By Andrew Spong.
When we ask ‘is pharma afraid of social media?‘, we may not be posing the question we think we are.
For once, we’ll disregard the usual preliminary objections concerning the identity of the companies we assume we are referring to, and the unhelpfully homogeneous bulk descriptor ‘pharma’, which we burden with the expectation of being capable of speaking to all sizes of pharmaceutical company, across all territories, in all languages, for all disease areas.
To turn to an interrogation of the question itself:
Firstly, there are many pharma companies who have undertaken, or who are undertaking, a diversity of socially-driven activities across platforms of whom this observation cannot be made.
If these companies ever were afraid of using social media, they appear to have got over their misgivings.
Secondly, we are hard pushed to discover evidence of regulatory bodies disclosing pharma’s scandalous abuses of codes of practice in social environments on a daily basis. Scan through the PMCPA’s completed cases, for example, and you’ll find the usual litany of promotional, sponsorship-related, and ‘educational’ misconduct in settings other than then Social Web, but scant reference to social platforms themselves.
I recall one case a year or so ago of a promotional tweet being published by mistake, and a facebook page with some promotionally-worded messages that had been left in the code of a pop-up, but both of these looked like human error to me at the time. I can’t bring any others to mind, but do feel free to share examples you may have encountered.
Pharma employees need only fear the management of adverse events and product complaints from digital media if they elect to wilfully disregard the guidance that already exists, and fail to trust their own intelligence.
In short, in social settings there seems to be only a marginal reason for claiming that pharma has anything to fear. Whilst pharma’s activities on the social web may be far from optimal in terms of their delivering what pharma’s communities of interest would actually like to receive (e.g. balanced, relevant, reliable, accessible health information, delivered informally, conversationally, transparently, and without a data-scrape), they aren’t creating much of a stir.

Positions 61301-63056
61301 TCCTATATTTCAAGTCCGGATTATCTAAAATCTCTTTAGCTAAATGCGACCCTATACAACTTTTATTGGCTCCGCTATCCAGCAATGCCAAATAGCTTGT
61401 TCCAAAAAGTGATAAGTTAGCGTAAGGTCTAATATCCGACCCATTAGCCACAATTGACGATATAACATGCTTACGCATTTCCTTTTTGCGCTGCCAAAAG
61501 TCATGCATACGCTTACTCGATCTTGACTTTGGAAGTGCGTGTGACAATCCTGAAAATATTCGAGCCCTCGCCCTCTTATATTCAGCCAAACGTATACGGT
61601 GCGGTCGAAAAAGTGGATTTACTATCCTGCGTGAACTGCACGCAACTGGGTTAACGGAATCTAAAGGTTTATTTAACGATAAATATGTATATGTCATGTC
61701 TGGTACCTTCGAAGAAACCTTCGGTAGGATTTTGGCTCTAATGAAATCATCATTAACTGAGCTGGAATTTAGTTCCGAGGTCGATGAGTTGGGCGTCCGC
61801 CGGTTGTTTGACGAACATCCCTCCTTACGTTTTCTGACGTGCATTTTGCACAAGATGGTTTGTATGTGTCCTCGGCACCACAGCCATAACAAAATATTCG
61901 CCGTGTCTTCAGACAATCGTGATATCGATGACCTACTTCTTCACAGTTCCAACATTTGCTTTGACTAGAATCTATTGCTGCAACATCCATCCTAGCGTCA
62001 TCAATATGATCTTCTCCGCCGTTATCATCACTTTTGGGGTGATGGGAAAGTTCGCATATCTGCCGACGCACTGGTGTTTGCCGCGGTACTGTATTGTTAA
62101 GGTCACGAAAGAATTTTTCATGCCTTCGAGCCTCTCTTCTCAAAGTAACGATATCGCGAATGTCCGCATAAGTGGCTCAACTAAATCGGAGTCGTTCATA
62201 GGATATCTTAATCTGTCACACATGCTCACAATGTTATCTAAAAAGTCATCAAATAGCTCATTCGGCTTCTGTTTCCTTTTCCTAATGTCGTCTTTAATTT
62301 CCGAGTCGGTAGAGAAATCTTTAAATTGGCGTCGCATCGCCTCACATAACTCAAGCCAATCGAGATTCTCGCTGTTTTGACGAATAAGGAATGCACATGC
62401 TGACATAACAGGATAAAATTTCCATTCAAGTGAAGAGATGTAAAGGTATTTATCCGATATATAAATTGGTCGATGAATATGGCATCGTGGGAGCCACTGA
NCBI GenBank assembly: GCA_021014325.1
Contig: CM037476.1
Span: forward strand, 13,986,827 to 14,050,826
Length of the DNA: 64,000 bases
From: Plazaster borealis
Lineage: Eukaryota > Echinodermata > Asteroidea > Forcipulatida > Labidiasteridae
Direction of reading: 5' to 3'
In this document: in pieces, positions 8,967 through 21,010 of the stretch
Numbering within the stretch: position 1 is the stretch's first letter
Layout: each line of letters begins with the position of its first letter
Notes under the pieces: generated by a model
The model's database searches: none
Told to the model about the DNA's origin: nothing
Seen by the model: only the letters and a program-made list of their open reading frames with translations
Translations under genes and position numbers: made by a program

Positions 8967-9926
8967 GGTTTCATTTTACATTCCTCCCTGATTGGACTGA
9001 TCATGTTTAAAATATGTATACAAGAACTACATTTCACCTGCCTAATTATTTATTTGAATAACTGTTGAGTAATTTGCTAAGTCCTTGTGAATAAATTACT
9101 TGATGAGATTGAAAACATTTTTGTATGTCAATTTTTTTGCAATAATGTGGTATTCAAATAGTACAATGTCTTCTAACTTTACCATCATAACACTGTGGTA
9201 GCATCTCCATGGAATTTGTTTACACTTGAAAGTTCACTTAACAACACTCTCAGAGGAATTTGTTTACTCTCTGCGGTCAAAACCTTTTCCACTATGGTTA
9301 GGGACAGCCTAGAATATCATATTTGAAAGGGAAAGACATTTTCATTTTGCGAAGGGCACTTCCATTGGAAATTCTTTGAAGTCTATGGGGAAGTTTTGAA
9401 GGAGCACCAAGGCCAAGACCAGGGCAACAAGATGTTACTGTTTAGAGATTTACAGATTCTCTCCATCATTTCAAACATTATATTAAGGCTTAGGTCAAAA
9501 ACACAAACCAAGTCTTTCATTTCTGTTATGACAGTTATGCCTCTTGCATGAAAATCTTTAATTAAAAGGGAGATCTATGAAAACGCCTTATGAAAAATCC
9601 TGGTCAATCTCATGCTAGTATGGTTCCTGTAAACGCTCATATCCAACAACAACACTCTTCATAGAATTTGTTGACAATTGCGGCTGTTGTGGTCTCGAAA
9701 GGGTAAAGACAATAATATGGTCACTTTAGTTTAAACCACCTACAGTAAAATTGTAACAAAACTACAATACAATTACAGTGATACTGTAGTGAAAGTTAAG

Thirdly, robust pathways to social have already been laid by early pharma adopters and commentators that late entrants can make swift and sure-footed progress along should they so wish.
Any number of books, blog posts and ‘how to’ tactical guides already exist. I apologise for not being able to link you to any examples of the latter due to NDAs, but I’ve personally written five such documents for clients in the last 18 months, and have no doubt whatsoever that numerous other in-house and outsourced guides continue to be composed and revised.
Fourthly, to abstain from undertaking an action due to a fear of the possible consequences that may arise from doing so infers that were the threat to be removed and the associated risk thereby mitigated, the party in question would happily embark upon the undertaking that formerly caused it concern.
However, when we consider pharma’s attitude towards social media, I do not believe that we can say this is the case.
Rather, I would argue that no pharma company to date has shown any interest in becoming a social business.
Having a corporate Twitter presence no more makes a pharma company a ‘social business’ than putting ‘digital’ in one’s job title makes one a digital expert.
Pharma companies have every reason to fear the long-term consequences of the sterility and alienation that will be the inevitable consequence of their refusal to drive social business practices through their enterprises.
And that really is something to be afraid of.